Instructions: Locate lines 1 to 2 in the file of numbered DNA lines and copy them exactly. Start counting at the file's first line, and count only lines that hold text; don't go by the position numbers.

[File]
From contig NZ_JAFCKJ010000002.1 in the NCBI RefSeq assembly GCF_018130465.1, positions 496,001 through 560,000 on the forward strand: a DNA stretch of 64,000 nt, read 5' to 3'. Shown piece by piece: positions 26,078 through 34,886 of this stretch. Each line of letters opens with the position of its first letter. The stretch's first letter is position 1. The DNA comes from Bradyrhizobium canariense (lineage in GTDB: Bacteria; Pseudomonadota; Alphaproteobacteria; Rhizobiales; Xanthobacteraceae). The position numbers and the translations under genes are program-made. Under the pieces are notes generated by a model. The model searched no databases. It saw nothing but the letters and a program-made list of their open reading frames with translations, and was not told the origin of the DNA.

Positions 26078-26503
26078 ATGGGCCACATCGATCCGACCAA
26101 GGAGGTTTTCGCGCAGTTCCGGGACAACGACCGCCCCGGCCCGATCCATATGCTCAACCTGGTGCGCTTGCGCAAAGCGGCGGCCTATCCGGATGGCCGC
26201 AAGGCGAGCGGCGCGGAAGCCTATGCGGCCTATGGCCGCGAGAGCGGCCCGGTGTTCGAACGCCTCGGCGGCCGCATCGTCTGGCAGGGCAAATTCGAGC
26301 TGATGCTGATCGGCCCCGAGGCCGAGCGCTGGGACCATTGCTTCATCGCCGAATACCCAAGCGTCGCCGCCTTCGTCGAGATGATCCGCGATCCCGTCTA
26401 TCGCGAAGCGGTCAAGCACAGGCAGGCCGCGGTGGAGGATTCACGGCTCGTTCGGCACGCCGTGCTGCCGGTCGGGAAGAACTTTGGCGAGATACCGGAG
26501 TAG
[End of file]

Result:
From contig NZ_JAFCKJ010000002.1 in the NCBI RefSeq assembly GCF_018130465.1, positions 496,001 through 560,000 on the forward strand: a DNA stretch of 64,000 nt, read 5' to 3'. Shown piece by piece: positions 26,078 through 34,886 of this stretch. Each line of letters opens with the position of its first letter. The stretch's first letter is position 1. The DNA comes from Bradyrhizobium canariense (lineage in GTDB: Bacteria; Pseudomonadota; Alphaproteobacteria; Rhizobiales; Xanthobacteraceae). The position numbers and the translations under genes are program-made. Under the pieces are notes generated by a model. The model searched no databases. It saw nothing but the letters and a program-made list of their open reading frames with translations, and was not told the origin of the DNA.

Positions 26078-26503